A much-prized mollusc, the oyster appears on menus throughout the world, its unique flavor and texture being unlike any other type of seafood. Many varieties are extensively cultivated around the world; the best European oysters include the English Whitstable oyster and the Belon and green Marenne from France. Most are sold raw, though a few are bottled or tinned in fresh water, or frozen.
Live rock oysters can survive unopened in the shell for up to two weeks if they are kept in a cool, damp place, preferably in a hessian bag, or wrapped in seaweed. If stored in a plastic bag or a refrigerator, they will soon die. Always discard oysters with partially open shells or those with an offensive odor as they are probably already dead and could be dangerous to eat.how do you prepare oysters is an excellent resource for this.
Oysters should be plump and creamy and smell of the sea. Opened oysters should be eaten on the day of purchase.
Oyster opening is an acquired skill, but it you follow the instructions below, you should soon master it.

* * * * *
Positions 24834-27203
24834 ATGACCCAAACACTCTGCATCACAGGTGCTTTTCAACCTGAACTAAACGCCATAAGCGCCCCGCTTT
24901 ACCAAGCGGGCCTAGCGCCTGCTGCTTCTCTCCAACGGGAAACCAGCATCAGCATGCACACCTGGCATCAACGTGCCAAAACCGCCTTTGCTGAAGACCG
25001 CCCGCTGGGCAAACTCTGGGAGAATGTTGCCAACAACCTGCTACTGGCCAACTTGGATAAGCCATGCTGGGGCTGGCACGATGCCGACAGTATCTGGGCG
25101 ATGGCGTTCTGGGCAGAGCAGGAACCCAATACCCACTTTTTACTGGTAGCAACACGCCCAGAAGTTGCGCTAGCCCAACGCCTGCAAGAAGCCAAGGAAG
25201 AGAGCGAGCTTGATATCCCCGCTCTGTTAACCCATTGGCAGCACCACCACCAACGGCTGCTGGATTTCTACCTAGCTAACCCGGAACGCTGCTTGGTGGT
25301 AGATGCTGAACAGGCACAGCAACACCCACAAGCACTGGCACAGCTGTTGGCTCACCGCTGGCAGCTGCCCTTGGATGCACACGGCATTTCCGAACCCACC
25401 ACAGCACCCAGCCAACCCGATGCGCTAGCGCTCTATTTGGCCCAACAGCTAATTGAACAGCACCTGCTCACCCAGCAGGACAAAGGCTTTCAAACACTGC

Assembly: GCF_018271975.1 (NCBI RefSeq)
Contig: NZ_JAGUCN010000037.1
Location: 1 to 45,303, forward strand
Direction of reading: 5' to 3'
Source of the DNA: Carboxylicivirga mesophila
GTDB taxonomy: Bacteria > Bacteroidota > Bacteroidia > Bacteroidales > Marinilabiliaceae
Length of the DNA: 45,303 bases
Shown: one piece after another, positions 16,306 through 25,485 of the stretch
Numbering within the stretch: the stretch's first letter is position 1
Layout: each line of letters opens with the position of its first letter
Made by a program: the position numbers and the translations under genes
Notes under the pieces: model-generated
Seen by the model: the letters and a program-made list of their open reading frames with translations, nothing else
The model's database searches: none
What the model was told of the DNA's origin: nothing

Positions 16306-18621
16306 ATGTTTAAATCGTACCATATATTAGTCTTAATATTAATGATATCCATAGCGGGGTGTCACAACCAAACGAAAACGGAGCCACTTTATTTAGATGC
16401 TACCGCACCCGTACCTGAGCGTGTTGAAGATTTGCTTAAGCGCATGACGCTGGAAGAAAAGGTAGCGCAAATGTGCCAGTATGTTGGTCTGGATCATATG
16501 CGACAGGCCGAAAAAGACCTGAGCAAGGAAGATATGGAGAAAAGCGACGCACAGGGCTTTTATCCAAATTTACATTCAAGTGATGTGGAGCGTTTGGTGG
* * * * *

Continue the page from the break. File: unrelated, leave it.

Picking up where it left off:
– You will need a short, strong, flat-bladed knife to open oysters, plus a cloth with which to protect the hand that is holding the shells, close to the hinge, where there is a gap in the corrugated shell edge. Lever the shells apart by twisting the knife quickly.
– As you pull the shells apart, take care to retain the liquid in the deeper bottom shell. Oyster liquid is much prized. Detach the oyster from the flatter top shell and place it in the deeper bottom shell, in its liquid.
Serve oysters with lemon wedges, for squeezing, and brown bread and butter, accompanied by a glass of crisp white wine. Alternatively, grill the oysters in their shells with a variety of other flavorings, such as spinach, cheese, cream, cayenne pepper or bacon. Oysters are also delicious in pies and soups.